An alleged fraudster who is claimed to have duped pensioners out of thousands of pounds has branded her accusers liars.
Cheryl Mitchell told Aberdeen Sheriff Court that Irene Lofthus, Allan Clark, Roy Johnson, Kate O’Hara and John Davidson should not have identified her during her trial.
The 35-year-old denies 19 charges relating to fraudulent activities.
Following the ending of the prosecution case, defence agent Stephen Hughes called Mitchell to give evidence in her own defence.
He questioned her about Mrs Lofthus, who gave a detailed account in court of how she first met and welcomed new neighbour Mitchell to Deeside Gardens, Aberdeen.
Mrs Lofthus had previously told the court how she confided in Mitchell about her husband’s ailing health and how she was struggling to access his bank account.
It is claimed that the defendant took Mrs Lofthus’ bank details at a later date on a visit to her house, stating she was a banker and knew how to access the money, before going on to pay for holidays to Tenerife and Amsterdam.
In court, when asked if she could see her neighbour, she looked over at the dock, waved and said: “Hi Cheryl.”
Mr Hughes asked Mitchell: “Do you remember when she looked over and said that? Do you know Mrs Lofthus? She was very clear that she knew you.”
Mitchell replied: “No, I’ve seen her over the fence mowing the grass but I’ve never spoken to her apart from saying ‘hi’.”
“Is she lying?” asked Mr Hughes. Mitchell said she was.
He also asked her about Allan Clark, a pensioner who was suffering with prostate cancer, poor hearing and asthma.
She claimed she had never seen him in her life, before CCTV footage was played of her accompanying him in the Queen’s Cross branch of Clydesdale Bank.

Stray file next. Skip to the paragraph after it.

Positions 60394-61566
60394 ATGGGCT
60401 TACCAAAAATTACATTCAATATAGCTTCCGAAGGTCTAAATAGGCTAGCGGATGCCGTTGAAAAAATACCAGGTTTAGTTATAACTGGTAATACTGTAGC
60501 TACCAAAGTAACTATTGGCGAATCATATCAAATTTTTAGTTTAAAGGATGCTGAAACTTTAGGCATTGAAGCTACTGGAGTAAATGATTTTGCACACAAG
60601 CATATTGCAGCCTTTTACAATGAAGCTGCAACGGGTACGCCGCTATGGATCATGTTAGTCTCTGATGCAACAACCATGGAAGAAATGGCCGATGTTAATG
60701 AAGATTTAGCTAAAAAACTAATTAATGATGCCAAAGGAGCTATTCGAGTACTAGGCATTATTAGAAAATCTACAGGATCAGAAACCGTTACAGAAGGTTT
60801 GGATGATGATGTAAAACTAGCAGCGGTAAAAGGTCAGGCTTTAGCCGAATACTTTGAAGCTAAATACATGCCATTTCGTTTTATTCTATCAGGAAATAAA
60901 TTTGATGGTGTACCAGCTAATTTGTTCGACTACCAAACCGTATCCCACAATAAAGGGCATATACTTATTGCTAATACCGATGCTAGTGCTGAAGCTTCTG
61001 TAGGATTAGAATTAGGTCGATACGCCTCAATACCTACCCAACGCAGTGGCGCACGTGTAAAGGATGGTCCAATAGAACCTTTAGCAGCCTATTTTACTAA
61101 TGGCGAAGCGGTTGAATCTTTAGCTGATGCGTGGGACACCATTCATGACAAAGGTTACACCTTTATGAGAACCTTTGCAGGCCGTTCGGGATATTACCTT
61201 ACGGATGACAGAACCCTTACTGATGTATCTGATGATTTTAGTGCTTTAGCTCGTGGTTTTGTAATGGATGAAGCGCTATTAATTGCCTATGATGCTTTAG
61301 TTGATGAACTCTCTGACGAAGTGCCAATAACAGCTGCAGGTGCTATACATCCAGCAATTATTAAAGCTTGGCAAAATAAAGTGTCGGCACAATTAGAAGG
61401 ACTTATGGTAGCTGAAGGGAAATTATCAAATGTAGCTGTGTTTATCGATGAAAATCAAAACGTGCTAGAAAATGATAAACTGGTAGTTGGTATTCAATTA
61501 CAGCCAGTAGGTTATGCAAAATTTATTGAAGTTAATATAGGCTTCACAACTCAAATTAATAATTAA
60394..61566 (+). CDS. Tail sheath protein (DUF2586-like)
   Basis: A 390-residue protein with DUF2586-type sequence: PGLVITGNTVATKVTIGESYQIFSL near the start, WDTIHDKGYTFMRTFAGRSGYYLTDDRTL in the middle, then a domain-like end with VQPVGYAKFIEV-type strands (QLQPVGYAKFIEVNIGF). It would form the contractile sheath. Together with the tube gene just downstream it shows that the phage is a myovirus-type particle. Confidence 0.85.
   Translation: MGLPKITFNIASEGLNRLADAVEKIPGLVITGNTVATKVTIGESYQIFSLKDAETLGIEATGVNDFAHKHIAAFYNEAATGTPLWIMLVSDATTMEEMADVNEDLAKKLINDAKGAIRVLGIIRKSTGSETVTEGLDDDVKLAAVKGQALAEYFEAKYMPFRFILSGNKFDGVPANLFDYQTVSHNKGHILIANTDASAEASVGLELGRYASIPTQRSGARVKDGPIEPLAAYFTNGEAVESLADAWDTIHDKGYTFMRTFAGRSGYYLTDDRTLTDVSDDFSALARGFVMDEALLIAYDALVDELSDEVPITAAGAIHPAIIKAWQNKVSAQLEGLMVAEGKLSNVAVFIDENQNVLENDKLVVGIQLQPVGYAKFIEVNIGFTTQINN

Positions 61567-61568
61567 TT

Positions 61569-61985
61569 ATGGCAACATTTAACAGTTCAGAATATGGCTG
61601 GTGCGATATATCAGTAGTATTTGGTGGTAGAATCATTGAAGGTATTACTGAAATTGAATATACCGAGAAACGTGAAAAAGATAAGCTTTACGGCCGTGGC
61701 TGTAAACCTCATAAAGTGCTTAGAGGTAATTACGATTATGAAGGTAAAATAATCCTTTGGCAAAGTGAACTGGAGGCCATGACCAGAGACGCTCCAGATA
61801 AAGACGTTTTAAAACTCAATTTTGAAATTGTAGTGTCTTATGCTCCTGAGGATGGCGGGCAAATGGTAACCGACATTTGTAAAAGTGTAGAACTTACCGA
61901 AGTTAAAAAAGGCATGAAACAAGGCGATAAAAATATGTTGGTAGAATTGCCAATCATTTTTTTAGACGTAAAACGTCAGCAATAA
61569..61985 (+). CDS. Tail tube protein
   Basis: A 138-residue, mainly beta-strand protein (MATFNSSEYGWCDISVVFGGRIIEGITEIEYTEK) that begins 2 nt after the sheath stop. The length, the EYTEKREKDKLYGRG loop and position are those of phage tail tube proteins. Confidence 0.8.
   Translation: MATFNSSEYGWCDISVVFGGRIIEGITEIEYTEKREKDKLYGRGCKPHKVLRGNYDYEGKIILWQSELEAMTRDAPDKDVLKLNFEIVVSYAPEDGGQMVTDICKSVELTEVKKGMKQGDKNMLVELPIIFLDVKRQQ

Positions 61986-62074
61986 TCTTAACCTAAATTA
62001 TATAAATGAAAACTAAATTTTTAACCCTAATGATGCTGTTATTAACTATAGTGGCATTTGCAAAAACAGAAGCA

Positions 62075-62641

She went back on her original statement, saying she first saw him immediately outside the bank and offered him assistance when he slammed his hand in the door of his car.
She added: “That’s the first time I saw him. I had not been round to his house. I don’t know him.”
Footage showed Mitchell next to Mr Clark at the cashier’s desk, where she was seen taking something from the bank teller and putting it into her handbag.
In earlier evidence, the worker, Anne-Marie Kennedy, told the court that she gave Mitchell cash, and she said: “That will come in handy.” Mitchell denied the claim.
Mr Hughes asked: “What would the bank worker have to gain from telling that lie?” Mitchell said she didn’t know.
Footage was also shown of Mitchell in banks with her ex-husband’s uncle Roy Johnson and Kate O’Hara.
She accepted that it was her in the footage, but claimed she was with Mr Johnson to help with his pension.
She said Ms O’Hara asked her to take her to the bank but didn’t disclose a reason.
When asked if each witness who had identified her had lied, Mitchell said: “Yes.”
She is expected to continue giving evidence next week.